David Cameron pulled out all the ceremonial stops for Chancellor Angela Merkel’s visit to London and the way in which she played along is testament to her desire for the UK to remain within the EU. The lengthy passage of her speech dedicated to British sacrifices during both world wars was a polished diplomatic gesture that played well with Britain’s ideas about itself and its own historical role in Europe. It was a gesture that she did not have to make.
However, as she said herself, Merkel’s address could never live up to the hype. This speech was never going to give us all of the answers to the EU’s future, or the viability of David Cameron’s reform and referendum strategy. With over a year to go until the UK general election, three from a possible EU referendum and few specifics to respond to, this should not have been a surprise.
The speech’s rhetoric reflected Germany’s deep historical and cultural attachment to the European project. However, Merkel was very clear about the need for the EU to change in order to compete in the 21st Century global economy. ‘We must renew Europe in keeping with the times’ was the overriding message. She called for a cut to EU red tape and warned that, with 90 per cent of global growth over next five years taking place outside the EU, Europe needs to up its game.
In another potentially encouraging sign for the Prime Minister, Merkel was clear that in order to strengthen the eurozone the EU treaties will have to be adapted in a ‘limited, targeted and swift’ manner. Cameron knows this is his best opportunity to secure treaty changes of his own, but Merkel’s desire to alter the treaties is not one shared by all other EU leaders and whether it can be secured before Cameron’s self-imposed 2017 deadline therefore remains unknown. It should also be noted that many reforms can be achieved without treaty change – for example the Dutch proposal for ‘red’ and ‘green’ cards to allow national parliaments to block or repeal EU laws.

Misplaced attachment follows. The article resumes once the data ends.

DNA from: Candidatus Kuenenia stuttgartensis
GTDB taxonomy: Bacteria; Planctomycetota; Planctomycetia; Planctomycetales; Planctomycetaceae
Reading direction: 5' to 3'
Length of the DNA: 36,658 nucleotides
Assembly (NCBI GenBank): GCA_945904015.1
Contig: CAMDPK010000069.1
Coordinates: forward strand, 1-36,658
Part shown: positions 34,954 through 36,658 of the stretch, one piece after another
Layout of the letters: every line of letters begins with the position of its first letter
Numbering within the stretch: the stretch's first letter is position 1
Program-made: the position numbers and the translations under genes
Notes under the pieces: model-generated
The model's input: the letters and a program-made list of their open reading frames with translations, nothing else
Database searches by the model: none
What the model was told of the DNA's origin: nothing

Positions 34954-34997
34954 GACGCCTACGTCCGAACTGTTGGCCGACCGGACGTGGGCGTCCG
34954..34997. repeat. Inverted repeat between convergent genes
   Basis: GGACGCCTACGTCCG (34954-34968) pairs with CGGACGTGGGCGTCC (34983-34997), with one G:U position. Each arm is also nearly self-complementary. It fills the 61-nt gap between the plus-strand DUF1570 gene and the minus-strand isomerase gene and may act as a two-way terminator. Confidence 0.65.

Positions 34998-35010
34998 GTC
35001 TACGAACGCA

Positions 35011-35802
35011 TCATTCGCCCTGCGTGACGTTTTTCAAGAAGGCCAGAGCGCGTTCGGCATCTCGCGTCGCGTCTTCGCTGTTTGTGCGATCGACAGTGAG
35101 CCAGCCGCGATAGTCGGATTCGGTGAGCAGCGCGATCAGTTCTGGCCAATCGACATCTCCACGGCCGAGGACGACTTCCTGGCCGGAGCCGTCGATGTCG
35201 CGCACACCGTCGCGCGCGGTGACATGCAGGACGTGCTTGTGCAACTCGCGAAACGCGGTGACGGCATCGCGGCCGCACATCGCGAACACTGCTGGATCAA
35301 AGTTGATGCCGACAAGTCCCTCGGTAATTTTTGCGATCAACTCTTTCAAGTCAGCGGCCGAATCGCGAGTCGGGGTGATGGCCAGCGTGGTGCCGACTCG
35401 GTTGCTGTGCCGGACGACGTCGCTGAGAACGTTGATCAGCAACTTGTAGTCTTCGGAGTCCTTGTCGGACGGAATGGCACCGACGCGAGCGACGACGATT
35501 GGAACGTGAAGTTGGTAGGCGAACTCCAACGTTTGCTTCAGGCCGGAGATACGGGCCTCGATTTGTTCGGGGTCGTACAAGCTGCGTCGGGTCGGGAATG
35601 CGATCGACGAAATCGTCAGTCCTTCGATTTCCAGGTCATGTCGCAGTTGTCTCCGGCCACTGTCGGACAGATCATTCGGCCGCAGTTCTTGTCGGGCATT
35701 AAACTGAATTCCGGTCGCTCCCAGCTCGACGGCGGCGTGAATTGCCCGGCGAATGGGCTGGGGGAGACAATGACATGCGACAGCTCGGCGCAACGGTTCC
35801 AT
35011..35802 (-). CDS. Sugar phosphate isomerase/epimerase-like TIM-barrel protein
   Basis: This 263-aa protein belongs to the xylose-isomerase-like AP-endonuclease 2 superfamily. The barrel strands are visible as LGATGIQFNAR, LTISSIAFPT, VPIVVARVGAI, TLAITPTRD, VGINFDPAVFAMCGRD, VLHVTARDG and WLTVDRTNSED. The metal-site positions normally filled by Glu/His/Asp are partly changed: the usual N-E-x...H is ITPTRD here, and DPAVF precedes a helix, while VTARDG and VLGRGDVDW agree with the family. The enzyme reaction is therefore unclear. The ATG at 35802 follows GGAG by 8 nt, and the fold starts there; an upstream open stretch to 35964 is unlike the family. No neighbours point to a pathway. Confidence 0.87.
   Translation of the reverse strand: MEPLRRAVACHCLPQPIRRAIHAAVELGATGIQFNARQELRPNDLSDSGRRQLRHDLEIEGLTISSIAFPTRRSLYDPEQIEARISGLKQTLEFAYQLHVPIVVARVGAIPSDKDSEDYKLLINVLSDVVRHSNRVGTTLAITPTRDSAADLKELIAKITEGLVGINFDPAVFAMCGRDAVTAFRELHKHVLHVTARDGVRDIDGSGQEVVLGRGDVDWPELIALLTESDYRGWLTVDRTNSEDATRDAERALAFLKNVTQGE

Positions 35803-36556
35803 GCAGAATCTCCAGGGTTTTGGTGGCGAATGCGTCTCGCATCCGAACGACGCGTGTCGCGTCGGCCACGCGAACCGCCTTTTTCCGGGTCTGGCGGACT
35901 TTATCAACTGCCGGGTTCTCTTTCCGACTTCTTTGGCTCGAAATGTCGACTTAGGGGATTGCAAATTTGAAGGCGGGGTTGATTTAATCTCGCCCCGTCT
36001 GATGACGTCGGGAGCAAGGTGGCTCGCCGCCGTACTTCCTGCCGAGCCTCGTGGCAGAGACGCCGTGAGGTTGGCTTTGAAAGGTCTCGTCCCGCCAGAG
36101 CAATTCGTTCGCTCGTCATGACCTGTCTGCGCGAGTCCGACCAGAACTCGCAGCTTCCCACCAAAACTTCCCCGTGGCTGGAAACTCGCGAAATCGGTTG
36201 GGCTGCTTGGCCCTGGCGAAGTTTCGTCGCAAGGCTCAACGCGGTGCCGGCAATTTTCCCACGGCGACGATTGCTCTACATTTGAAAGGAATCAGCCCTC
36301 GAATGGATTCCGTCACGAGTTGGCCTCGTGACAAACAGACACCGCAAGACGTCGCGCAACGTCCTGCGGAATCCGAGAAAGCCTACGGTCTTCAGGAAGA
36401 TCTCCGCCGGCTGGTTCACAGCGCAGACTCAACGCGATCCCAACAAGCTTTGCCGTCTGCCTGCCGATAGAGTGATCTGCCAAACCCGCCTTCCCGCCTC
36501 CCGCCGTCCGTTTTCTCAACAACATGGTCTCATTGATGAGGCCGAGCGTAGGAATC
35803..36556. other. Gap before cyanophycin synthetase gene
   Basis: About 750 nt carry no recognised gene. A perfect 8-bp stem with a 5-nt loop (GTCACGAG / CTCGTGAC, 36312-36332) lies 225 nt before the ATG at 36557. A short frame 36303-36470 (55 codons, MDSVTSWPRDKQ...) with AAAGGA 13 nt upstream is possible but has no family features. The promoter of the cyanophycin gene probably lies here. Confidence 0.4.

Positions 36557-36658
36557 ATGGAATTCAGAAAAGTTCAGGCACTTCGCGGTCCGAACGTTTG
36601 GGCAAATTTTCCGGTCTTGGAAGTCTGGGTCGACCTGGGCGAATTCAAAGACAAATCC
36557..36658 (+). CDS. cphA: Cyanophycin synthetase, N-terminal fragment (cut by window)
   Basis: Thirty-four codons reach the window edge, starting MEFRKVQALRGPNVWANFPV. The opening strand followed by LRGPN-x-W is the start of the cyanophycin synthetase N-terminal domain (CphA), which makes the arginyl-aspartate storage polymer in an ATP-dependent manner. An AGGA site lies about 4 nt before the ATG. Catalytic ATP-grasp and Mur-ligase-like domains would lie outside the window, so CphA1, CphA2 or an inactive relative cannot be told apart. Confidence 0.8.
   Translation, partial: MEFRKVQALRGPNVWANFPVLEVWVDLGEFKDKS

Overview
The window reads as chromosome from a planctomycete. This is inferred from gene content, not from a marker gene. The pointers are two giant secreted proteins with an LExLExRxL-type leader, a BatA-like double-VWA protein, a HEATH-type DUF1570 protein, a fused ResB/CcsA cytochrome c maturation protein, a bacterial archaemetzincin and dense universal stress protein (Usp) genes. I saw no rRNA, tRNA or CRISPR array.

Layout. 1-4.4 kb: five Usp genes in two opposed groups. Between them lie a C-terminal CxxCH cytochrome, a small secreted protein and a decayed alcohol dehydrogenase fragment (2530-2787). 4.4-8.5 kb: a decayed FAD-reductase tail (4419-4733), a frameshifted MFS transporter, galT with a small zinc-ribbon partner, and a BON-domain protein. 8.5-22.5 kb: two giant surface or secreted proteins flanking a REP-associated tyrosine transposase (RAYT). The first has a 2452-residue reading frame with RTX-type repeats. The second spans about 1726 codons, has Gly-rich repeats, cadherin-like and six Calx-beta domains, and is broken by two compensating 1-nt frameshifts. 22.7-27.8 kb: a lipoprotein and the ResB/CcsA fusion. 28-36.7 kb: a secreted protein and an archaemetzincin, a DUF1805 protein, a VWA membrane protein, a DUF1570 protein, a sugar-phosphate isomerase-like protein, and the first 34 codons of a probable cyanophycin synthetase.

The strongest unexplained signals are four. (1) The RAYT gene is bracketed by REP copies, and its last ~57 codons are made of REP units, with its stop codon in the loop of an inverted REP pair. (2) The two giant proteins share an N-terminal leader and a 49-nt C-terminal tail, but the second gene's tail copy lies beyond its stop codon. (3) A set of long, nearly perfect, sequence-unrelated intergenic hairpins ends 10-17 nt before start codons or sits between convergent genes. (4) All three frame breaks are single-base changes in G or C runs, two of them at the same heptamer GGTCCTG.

An Open Europe/YouGov poll in the run up to Merkel’s visit found that a majority in both Britain and Germany want decisions over issues such as EU migrants’ access to benefits – highlighted by Merkel today – employment laws, regional development subsidies, and police and criminal justice laws to be taken at the national rather than the EU level. Merkel did say that subsidiarity – the principle that decisions should be taken as close to citizens as possible – ‘must be respected more in Europe’, but Cameron might have hoped for more about how to reconnect the EU with national electorates.
But the German Chancellor was never going to set out a specific, detailed offer to Britain yesterday. What Merkel’s visit underlined is that she is prepared to hear the UK’s case for reform and thinks that German and European interests are best served by the UK remaining in the EU. There’s still all to play for but the onus is now on David Cameron to articulate a clear plan of action to take to the EU negotiating table.
Stephen Booth is Research Director of Open Europe